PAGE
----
The Morris water maze test was performed as previously described [18] 1 week after the last injection of LPS, to evaluate mice spatial memory. This type of memory, which also involves the medial temporal lobe, permits the formation of a cognitive map of the external space to which the animal is located and through which allow it better interaction with the environment [29]. The water maze consisted of a circular tank with a diameter of 1.04 m and height of 55 cm, located inside a room with some visual cues fixed in the walls. The tank was filled with water and divided into four quadrants, and in each quadrant, a transparent acrylic platform (13 × 30 × 13 cm) submerged 1 cm from the water surface was placed. The experiment was recorded in a Samsung camera. The animals were subjected to daily training sessions for 4 consecutive days to find the platform. If the animal did not find the platform after 60 s, it would be conducted manually to it after 60 s. During all training sessions, the time each mouse required to find the platform (latency) was registered. In the fifth and final day of experiment, the test session was held, in which the platform was removed and mice were challenge to find the platform quadrant. The time mice spent in the platform quadrant in the test session, velocities of swimming, and latency time in the training sections were analyzed with the ANY-maze behavioral tracking software.

Microglia morphology study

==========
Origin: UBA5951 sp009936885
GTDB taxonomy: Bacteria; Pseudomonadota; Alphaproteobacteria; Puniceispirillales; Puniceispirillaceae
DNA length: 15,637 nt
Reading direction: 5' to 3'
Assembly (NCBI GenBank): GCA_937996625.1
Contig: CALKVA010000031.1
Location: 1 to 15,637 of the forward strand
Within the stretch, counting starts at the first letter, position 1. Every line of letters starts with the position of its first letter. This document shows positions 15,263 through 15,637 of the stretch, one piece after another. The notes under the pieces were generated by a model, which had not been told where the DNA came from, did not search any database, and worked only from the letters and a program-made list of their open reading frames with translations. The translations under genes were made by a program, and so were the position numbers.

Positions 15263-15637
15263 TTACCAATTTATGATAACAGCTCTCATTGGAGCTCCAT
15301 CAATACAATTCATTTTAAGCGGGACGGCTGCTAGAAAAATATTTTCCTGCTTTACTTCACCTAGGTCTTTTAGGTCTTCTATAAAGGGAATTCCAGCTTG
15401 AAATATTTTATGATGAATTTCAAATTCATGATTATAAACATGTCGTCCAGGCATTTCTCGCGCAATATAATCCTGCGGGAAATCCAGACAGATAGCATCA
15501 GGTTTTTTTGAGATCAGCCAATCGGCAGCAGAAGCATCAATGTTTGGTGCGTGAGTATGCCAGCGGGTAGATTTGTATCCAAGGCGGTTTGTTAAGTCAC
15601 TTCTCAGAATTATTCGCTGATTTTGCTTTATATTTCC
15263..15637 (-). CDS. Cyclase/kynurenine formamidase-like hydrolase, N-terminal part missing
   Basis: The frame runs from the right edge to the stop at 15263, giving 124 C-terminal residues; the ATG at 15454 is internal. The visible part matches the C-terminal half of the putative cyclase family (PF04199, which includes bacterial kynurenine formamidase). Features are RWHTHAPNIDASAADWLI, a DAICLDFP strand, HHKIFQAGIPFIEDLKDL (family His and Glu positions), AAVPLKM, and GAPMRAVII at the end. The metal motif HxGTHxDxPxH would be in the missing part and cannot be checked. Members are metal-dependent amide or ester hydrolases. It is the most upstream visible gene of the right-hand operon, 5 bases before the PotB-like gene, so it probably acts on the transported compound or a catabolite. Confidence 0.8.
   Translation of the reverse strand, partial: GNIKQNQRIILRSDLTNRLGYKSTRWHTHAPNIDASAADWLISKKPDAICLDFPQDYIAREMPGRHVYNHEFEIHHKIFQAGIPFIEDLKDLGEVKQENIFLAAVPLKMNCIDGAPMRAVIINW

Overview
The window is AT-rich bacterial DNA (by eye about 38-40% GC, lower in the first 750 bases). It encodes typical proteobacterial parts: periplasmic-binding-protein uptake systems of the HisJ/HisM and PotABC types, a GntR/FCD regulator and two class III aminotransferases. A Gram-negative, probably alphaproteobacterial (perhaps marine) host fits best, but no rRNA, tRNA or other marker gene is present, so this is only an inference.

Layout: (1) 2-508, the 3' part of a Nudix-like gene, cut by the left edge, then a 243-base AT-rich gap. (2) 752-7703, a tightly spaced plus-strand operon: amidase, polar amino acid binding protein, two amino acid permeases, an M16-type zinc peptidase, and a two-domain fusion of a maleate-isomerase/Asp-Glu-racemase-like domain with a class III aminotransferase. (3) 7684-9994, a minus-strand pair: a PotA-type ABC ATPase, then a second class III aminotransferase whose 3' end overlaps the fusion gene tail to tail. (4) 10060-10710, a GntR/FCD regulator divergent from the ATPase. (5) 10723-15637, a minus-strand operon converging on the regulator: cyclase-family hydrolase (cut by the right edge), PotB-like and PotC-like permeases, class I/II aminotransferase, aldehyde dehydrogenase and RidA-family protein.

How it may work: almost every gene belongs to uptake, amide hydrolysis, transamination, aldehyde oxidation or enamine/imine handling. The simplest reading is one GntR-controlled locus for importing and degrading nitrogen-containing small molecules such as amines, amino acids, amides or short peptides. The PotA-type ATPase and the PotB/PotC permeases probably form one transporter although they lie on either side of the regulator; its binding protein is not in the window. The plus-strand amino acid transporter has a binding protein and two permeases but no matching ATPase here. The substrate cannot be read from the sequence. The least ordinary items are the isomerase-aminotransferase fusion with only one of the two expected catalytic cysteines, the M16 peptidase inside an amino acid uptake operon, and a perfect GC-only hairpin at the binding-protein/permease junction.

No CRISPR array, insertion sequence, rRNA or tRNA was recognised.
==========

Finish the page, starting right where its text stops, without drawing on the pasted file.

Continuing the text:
Microglia morphological studies were carried out at 4 h after the first LPS injection (acute SI) and 1 week after the last LPS injection (long-term SI) in the hippocampus of young and aged mice. Initially, microglia activation was evaluated by counting the total number of Iba1-positive cells and the number of Iba1-positive cells with activated morphology per field and expressed as percentage of activated microglia. Microglia were classified as activated when cells presented shortening of processes and increase in cell body size (hypertrophy) [30, 31]. A researcher blinded to experimental conditions performed this counting using the ImageJ Cell Counter plugin; at least four fields were counted per animal. A second study was developed to assess the acute morphological changes of microglia in the entorhinal cortex in response to SI (4 h after the last LPS injection). Microglia were considered dystrophic when abnormalities in cytoplasmic structure were observed, such as formation of cytoplasmic spheroids, gnarling, beading, and fragmentation, and a distinct loss of fine branches (deramification). As it is rare to see all of these dystrophic changes occurring in a single cell, most dystrophic microglia display just one or two of these characteristics [31]. The criteria used to classify dystrophic microglia were the presence of at least one of these features. For immunohistochemistry, the brains were dissected and immediately immersed in 4% paraformaldehyde for 3 days at 4 °C. After fixation brains were crioprotected in 20% sucrose for 2 days, frozen in dry ice, and stored at − 80 °C. Coronal sections (40 μm) were obtained in a cryostat (Leica Microsystems, Germany), washed with phosphate buffer saline at pH 7.4, and blocked for 2 h with 1% BSA, 2% normal goat serum and 0.3% Triton X-100 blocking solution at room temperature. Sections were incubated overnight at 4 °C free floating in primary antibody solution. For microglia studies, a rabbit IgG anti-Iba1 (1:400 dilution; catalog number 019-19741 from Wako Chemicals USA, Inc.) primary antibody in blocking solution was used. For oxidative stress studies, a rabbit IgG anti-HNE (1:400 dilution; catalog number HNE11-S from Alpha Diagnostic International Inc., Texas, USA) primary antibody in blocking solution was used. After primary antibody incubation, the sections were washed with PBS and incubated with the secondary antibody Alexa Fluor 488 goat anti-rabbit IgG (1:1000 dilution; catalog number A-11008 from Molecular Probes, Eugene, OR, USA) for 2 h at room temperature and washed with PBS. Sections were mounted in Vectashield Antifade Mounting Medium with DAPI (for nuclei counterstaining). No reactivity was observed in brain sections when the primary antibody was absent.